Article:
In this process, a polymer melt is extruded through a pair of spinning orifices having extruding directions crossing each other at an angle, and extruding openings having different areas. A portion of the polymer melt is extruded through the large orifice at a lower extruding rate than that at which the remaining portion of the polymer melt is extruded through the small orifice. The resultant thin filamentary stream of the polymer melt extruded through the small orifice at a high extruding rate travels a sinuous path in a wave form and is combined with the resultant thick filamentary stream of the polymer melt extruded through the large orifice at a low extruding rate, which thick filamentary stream travels substantially straight. The resultant irregular filamentary stream is cool-solidified and is then taken up. This resultant irregular filament is composed of a thick filamentary segment which extends substantially straight and has a high shrinking property, and a thin filamentary segment sinuated in a wave form and combined to the thick filamentary segment and having a low shrinking property. The longitudinal shrinking property of the irregular filament varies along the length thereof.

The resultant multifilament yarns are converted to a woven or knitted fabric, and the fabric is then heat treated so that the multifilament yarns in the fabric are converted to bulky yarn. However, the heat-treated fabric, particularly the heat treated woven fabric consisting of the above-mentioned conventional irregular multifilament yarns, has an unsatisfactory bulkiness.

Usually, the above-mentioned type of conventional irregular filaments exhibit a relatively poor shrinking force when they are heated. Therefore, when the conventional irregular multifilament yarns are woven into a woven fabric, the heat-shrinkage of the individual filaments in the yarns is restricted by the weave structure. Therefore, the resultant heat-treated woven fabric exhibits an unsatisfactory bulkiness.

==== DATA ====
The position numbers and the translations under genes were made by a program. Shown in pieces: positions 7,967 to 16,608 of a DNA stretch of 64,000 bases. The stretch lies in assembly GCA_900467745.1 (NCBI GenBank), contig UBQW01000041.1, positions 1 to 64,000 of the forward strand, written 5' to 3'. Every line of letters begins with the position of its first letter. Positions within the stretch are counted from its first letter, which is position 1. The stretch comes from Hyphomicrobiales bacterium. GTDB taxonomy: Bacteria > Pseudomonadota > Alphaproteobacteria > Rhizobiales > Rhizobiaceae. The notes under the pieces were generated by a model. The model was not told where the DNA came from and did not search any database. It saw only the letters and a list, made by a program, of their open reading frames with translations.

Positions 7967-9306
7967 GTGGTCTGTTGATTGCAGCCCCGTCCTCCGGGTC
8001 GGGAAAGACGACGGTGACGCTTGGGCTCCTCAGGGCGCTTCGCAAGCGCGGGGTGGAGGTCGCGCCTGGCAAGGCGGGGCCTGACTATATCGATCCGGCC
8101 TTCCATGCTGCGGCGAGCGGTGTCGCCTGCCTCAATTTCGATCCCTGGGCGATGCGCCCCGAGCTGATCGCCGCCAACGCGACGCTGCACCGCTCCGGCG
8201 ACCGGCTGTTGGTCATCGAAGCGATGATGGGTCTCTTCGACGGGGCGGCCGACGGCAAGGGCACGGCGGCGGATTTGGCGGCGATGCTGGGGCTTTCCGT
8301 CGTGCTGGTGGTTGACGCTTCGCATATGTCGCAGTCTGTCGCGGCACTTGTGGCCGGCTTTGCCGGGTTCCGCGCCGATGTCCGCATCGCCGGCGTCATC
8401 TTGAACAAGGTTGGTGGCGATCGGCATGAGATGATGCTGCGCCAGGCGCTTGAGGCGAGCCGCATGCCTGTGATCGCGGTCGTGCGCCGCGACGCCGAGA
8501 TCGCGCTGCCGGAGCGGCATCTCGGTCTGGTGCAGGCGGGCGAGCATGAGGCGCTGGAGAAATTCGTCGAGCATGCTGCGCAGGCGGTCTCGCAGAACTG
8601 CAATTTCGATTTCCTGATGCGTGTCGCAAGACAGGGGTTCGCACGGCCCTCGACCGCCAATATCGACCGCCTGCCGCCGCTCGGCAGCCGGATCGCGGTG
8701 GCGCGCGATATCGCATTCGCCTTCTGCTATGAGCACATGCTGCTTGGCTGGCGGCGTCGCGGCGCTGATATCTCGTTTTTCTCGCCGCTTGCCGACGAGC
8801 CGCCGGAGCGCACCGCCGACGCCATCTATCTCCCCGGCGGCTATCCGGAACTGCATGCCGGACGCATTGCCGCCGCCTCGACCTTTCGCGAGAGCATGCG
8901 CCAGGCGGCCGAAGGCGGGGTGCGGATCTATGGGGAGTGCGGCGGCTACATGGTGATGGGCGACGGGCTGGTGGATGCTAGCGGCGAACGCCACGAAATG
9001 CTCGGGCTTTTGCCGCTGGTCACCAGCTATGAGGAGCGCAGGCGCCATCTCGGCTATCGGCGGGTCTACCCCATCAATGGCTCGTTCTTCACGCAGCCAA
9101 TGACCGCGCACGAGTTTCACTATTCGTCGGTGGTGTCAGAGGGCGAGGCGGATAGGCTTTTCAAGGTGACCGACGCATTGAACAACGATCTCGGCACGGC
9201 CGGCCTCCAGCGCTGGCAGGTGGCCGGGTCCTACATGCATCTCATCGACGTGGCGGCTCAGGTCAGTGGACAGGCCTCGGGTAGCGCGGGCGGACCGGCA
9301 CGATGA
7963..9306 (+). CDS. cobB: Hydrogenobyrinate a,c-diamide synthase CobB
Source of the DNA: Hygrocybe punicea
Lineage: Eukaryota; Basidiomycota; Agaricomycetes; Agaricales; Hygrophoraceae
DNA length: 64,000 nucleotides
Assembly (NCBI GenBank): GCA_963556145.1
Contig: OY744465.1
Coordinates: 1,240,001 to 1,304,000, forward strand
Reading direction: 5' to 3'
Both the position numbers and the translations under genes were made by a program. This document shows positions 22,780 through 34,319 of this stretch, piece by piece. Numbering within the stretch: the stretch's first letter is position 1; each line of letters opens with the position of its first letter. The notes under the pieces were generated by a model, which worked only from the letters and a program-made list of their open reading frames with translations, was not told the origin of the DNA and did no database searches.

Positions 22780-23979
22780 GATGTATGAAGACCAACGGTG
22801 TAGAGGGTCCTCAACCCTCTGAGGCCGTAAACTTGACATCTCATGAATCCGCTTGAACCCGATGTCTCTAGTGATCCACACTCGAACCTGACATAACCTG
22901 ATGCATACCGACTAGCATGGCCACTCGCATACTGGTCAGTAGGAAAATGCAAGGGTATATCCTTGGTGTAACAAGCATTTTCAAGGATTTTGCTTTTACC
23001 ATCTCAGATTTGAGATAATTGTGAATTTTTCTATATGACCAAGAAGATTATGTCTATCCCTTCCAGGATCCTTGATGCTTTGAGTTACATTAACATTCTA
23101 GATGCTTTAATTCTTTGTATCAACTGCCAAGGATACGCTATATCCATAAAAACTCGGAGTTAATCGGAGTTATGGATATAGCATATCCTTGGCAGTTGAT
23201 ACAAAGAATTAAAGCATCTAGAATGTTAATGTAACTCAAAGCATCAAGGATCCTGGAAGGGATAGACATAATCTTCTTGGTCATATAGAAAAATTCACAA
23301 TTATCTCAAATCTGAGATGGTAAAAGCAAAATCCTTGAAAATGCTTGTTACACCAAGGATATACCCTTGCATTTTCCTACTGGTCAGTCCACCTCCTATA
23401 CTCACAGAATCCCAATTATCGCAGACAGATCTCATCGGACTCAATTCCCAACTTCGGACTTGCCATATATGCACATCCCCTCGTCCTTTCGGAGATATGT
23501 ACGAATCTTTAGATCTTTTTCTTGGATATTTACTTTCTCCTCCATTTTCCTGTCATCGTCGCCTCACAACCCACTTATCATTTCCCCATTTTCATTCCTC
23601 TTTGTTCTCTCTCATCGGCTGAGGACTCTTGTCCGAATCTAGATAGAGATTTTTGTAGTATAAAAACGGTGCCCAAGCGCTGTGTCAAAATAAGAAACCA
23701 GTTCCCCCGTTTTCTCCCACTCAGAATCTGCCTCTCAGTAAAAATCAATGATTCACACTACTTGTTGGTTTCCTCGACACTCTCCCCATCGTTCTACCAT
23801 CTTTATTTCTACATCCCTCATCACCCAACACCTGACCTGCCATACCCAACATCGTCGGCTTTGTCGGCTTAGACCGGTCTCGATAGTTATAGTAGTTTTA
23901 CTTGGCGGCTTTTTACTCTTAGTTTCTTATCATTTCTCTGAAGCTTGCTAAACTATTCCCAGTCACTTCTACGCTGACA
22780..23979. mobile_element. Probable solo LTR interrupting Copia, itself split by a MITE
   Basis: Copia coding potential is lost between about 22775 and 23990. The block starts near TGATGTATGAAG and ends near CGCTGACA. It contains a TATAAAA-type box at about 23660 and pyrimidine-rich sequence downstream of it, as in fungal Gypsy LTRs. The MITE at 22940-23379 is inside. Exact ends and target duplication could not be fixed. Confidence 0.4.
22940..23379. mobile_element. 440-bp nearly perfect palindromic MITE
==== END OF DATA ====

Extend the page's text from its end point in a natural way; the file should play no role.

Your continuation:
Also, when the above-mentioned conventional multifilament yarn is drawn, the difference in shrinking property between the thick straight filamentary segments and the thin sinuous filamentary segments tends to disappear. Accordingly, the conventional multifilament yarn must be used without being drawn. This necessity sometimes, causes the resultant bulky fabric to have an uneven shrinkage and/or dyeing property. Therefore, conditions adequate for dyeing and finishing the conventional irregular multifilament yarn fabrics are strictly limited.

Accordingly, the practical use of the above-mentioned irregular multifilament yarn is strictly restricted.

SUMMARY OF THE INVENTION

An object of the present invention is to provide a synthetic polymer hollow irregular multifilament yarn capable of being converted to a bulky yarn having an even shrinking property, dyeing property, and bulkiness, and a process and a spinneret for producing the same.

Another object of the present invention is to provide a synthetic polymer hollow irregular multifilament yarn capable of being converted to a bulky yarn even after a drawing procedure is applied to the yarn for imparting enhanced mechanical properties thereto, and a process and a spinneret for producing the same.